At­ten­tion, Mr. Pres­i­dent: Be­ing a na­tion­al­ist is not a good thing

Cecil Whig - - OPINION - Ann McFeat­ters Ann McFeat­ters is a colum­nist for Tri­bune News Ser­vice. Read­ers may send her email at am­cfeat­ters@ na­tion­al­press.com. Ge­orge Will is a syn­di­cated colum­nist. Con­tact him at georgewill@wash­post.com.

— The spread of na­tion­al­ism around the globe is the worst de­vel­op­ment of this cen­tury.

It could well lead to schisms, wars, more refugee mi­gra­tions and cat­a­clysms sim­i­lar to those of the 20th cen­tury.

In a stun­ning ad­mis­sion at one of his po­lit­i­cal ral­lies, Don­ald Trump called him­self a na­tion­al­ist. But con­trary to Don­ald Trump, na­tion­al­ism does not mean love of one’s coun­try. It means an es­pousal of su­pe­ri­or­ity and racism. It means an end of sta­bil­ity and na­tions work­ing to­gether in a com­mon in­ter­est. It means more ha­tred and vi­o­lence.

WASH­ING­TON

To be a na­tion­al­ist is not a good thing; its con­no­ta­tion now means far-right, racist white power. Amer­ica fought two world wars against na­tion­al­ism and to pre­serve democ­racy. Na­tion­al­ism and democ­racy are not com­pat­i­ble. The most fa­mous na­tion­al­ist leader was Adolph Hitler. Like him, many na­tion­al­ists feel un­der siege and think they must pro­tect their racial iden­tity.

Af­ter the mur­der of a young woman in Char­lottesville dur­ing a na­tion­al­ist rally, Trump sig­naled that he found as much fault with demon­stra­tors protest­ing racism and re­li­gious big­otry as he did with the white na­tion­al­ists vi­o­lently ad­vo­cat­ing it. There was im­me­di­ate out­rage but then Trump changed the top­ics to nu­clear war, ha­tred of im­mi­grants, dis­be­lief in cli­mate change, tax breaks for the rich, how he is us­ing the power of the White House to en­rich him­self, etc.

Af­ter the worst mas­sacre of Amer­i­can Jews in this coun­try, Trump said it was too bad they didn’t have an armed guard to pre­vent it, ig­nor­ing the po­lice of­fi­cers who were at the Pitts­burgh syn­a­gogue al­most in­stantly and were shot.

Most re­cently he blithely as­sured his sup­port­ers he can defy the Con­sti­tu­tion and de­clare that ba­bies born to im­mi­grants in Amer­ica are not cit­i­zens. He has or­dered 5,200 armed Amer­i­can sol­diers to the south­ern bor­der to stop an “in­va­sion” of men, women and chil­dren flee­ing gang vi­o­lence and poverty who are walk­ing thou­sands of miles to the bor­der to ask for asy­lum.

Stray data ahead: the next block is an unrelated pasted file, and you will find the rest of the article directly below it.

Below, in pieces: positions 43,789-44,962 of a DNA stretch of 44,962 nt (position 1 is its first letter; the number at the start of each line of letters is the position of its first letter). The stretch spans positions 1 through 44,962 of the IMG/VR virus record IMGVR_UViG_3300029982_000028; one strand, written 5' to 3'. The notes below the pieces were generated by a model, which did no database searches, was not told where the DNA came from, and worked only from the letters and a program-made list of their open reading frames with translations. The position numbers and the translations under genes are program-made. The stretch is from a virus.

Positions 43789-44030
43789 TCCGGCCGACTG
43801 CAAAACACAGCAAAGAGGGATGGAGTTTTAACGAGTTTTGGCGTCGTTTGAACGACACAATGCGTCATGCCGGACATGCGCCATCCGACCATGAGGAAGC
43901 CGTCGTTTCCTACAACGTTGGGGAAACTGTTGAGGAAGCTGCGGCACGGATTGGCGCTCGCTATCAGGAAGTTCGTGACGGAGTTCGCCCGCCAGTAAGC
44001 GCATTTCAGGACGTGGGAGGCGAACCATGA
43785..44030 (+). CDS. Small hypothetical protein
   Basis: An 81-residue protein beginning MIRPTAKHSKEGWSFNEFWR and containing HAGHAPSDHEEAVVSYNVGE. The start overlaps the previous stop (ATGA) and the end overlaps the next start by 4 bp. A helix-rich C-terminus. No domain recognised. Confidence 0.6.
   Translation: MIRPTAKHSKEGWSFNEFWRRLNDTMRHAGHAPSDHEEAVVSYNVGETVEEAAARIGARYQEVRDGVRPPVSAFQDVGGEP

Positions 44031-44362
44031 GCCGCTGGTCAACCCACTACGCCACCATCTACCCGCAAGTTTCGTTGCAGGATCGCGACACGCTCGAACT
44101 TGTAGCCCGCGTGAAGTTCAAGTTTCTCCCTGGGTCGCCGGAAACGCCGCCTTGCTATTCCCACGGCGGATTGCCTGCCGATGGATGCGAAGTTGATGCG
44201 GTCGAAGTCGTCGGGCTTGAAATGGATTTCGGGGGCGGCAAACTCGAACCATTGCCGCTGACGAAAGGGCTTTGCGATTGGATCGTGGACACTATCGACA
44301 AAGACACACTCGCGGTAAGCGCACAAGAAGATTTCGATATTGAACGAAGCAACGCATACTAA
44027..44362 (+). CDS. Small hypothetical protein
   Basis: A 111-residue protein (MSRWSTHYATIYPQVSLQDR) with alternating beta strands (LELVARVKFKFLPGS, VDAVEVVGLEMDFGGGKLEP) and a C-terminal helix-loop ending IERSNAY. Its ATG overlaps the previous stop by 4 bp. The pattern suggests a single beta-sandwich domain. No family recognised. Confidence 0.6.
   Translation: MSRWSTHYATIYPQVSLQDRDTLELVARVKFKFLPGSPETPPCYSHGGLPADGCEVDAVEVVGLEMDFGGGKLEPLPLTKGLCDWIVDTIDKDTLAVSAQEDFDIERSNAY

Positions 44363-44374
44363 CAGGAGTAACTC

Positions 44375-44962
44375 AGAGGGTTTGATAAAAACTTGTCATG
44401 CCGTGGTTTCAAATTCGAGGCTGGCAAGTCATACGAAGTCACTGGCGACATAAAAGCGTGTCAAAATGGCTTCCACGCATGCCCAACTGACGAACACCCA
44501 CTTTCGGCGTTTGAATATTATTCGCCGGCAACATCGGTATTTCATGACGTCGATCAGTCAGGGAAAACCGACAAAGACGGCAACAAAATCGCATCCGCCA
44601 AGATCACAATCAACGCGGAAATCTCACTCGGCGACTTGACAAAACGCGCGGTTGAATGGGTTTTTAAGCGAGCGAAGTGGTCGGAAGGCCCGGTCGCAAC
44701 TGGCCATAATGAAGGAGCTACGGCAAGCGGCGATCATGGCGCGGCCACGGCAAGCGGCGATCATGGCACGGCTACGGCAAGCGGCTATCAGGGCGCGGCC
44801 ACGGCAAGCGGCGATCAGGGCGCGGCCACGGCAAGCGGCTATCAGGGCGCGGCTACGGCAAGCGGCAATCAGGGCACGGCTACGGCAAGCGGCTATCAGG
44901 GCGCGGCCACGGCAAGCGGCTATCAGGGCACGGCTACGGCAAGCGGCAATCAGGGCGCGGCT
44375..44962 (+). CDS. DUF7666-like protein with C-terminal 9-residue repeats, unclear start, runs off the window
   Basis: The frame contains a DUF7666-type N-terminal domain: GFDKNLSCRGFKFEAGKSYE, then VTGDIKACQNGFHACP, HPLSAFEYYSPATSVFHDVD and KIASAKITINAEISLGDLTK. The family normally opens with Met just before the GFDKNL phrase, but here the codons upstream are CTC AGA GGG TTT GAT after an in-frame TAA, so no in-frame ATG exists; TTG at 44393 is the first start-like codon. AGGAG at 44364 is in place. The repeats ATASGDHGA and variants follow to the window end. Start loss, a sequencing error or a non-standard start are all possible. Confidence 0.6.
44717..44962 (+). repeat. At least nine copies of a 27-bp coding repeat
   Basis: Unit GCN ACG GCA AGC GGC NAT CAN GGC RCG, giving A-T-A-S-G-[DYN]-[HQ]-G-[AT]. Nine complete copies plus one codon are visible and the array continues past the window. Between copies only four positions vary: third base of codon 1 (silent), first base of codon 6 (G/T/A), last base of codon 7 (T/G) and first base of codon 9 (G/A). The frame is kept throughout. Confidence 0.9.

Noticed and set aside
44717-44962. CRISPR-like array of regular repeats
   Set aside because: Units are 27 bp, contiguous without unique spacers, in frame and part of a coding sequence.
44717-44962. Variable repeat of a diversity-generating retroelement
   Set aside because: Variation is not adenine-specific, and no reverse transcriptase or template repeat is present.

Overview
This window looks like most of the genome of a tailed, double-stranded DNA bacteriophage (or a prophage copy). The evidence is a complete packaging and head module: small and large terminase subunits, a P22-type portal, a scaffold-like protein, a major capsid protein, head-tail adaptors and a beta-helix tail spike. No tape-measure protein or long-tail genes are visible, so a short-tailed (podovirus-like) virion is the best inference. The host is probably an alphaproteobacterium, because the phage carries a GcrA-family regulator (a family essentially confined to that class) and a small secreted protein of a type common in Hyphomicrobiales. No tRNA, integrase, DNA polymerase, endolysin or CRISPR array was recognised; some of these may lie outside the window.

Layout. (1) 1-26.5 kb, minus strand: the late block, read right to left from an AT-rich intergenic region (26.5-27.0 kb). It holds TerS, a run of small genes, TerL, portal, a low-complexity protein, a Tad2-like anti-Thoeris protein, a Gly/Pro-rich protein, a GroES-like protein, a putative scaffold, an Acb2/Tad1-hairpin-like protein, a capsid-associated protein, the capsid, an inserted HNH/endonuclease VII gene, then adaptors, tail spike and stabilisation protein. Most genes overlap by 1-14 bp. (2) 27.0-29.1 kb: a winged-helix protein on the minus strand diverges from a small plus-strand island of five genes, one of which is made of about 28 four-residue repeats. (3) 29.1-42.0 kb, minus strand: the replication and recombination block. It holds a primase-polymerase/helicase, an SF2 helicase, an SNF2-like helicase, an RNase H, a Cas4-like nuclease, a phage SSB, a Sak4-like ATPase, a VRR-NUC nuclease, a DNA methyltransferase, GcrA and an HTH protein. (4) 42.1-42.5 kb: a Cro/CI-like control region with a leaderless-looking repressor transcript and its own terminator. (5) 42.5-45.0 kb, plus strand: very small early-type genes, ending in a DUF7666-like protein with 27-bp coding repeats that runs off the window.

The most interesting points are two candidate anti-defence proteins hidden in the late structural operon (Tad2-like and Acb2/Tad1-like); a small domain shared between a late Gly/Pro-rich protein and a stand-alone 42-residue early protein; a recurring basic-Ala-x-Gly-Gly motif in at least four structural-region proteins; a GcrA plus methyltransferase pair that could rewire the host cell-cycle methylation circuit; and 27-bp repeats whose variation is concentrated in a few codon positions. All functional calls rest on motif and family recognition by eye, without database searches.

White su­prem­a­cists, also known as na­tion­al­ists, think di­ver­sity is code for ex­tinc­tion of white male su­pe­ri­or­ity. They are afraid of change and of oth­ers’ rights. To be a na­tion­al­ist is to in­sist that Chris­tian­ity is paramount, that ev­ery­one should think and act like you do and to make out­siders un­wel­come. In other words, while Amer­ica was formed as a melt­ing pot; it should not be one to­day. Amer­ica has been the global moral leader; un­der Trump, it is ab­ro­gat­ing that role, do­ing only what he claims is in this coun­try’s best in­ter­ests al­though he is of­ten wrong. Trump does not put the Amer­i­can peo­ple first; he puts his anger, dis­trust and fear of have-nots first.

That is why he did not try to get along with Ger­man Chan­cel­lor An­gela Merkle, who has just an­nounced she will re­sign, leav­ing the post of leader of the free world va­cant.

That is why he ap­plauded Brexit, which will split up the Euro­pean Union. That is why he ad­mires Vladimir Putin’s ef­forts to re­make Rus­sia as an ag­gres­sive, mil­i­tar­ily strong, con­quer­ing pow­er­house. That is why he pulled out of the Paris cli­mate ac­cord. That is why he said noth­ing when the World Wildlife Fed­er­a­tion said the world wildlife pop­u­la­tions fell by 60 per­cent from 1970. That is why he has started trade wars and im­posed high tar­iffs on goods and ser­vices that Amer­i­cans im­port. That is why he con­tin­ues to ex­co­ri­ate po­lit­i­cal op­po­nents and stir ha­tred and fear among his sup­port­ers. He is in­ca­pable of telling the truth un­less it serves his in­ter­ests. Sev­enty per­cent of the rest of the world does not trust him.

Yet, Trump is rid­ing a global wave. More lead­ers such as those in Poland, Hun­gary, Italy and, most re­cently, Brazil are self-de­scribed na­tion­al­ists. Brazil’s new pres­i­dent, Jair Bol­sonaro, has made a habit of de­nounc­ing women, gays and Brazil­ians of color while es­pous­ing guns, dic­ta­tor­ships, killing al­leged crim­i­nals and civil war. You won’t be sur­prised to know that Trump im­me­di­ately called Bol­sonaro with ex­u­ber­ant con­grat­u­la­tions. Like Trump, Bol­sonaro cam­paigned on di­vid­ing his coun­try and had, a friend ac­knowl­edged, “no real strat­egy.”

Af­ter stress­ing that he is a “na­tion­al­ist,” Trump said this elec­tion is about him and is ex­hort­ing vot­ers to vote for Repub­li­cans again to give him full con­trol — of the White House, the Congress, the Supreme Court, for­eign pol­icy and all of us.

Each of us must choose. in the pri­mary was up 40 per­cent over 2010, the last com­pet­i­tive gu­ber­na­to­rial con­test.

Ge­or­gia, the eighth­most pop­u­lous state, is 32 per­cent black (the third high­est per­cent­age, be­hind Mis­sis­sippi and Louisiana), 10 per­cent His­panic and 4 per­cent Asian. It has the sec­ond-low­est per­cent­age of whites east of the Mis­sis­sippi (af­ter Mary­land). Don­ald Trump won Ge­or­gia by only 5 points (3 fewer than Mitt Rom­ney in 2012) and car­ried 23 of his 30 states by more.

Abrams and Kemp are in a sta­tis­ti­cal dead heat. In Ge­or­gia. In late Oc­to­ber. So, she prob­a­bly al­ready has given na­tional Democrats’ a tan­ta­liz­ing sense of 2020 pos­si­bil­i­ties, par­tic­u­larly if she is gov­er­nor.

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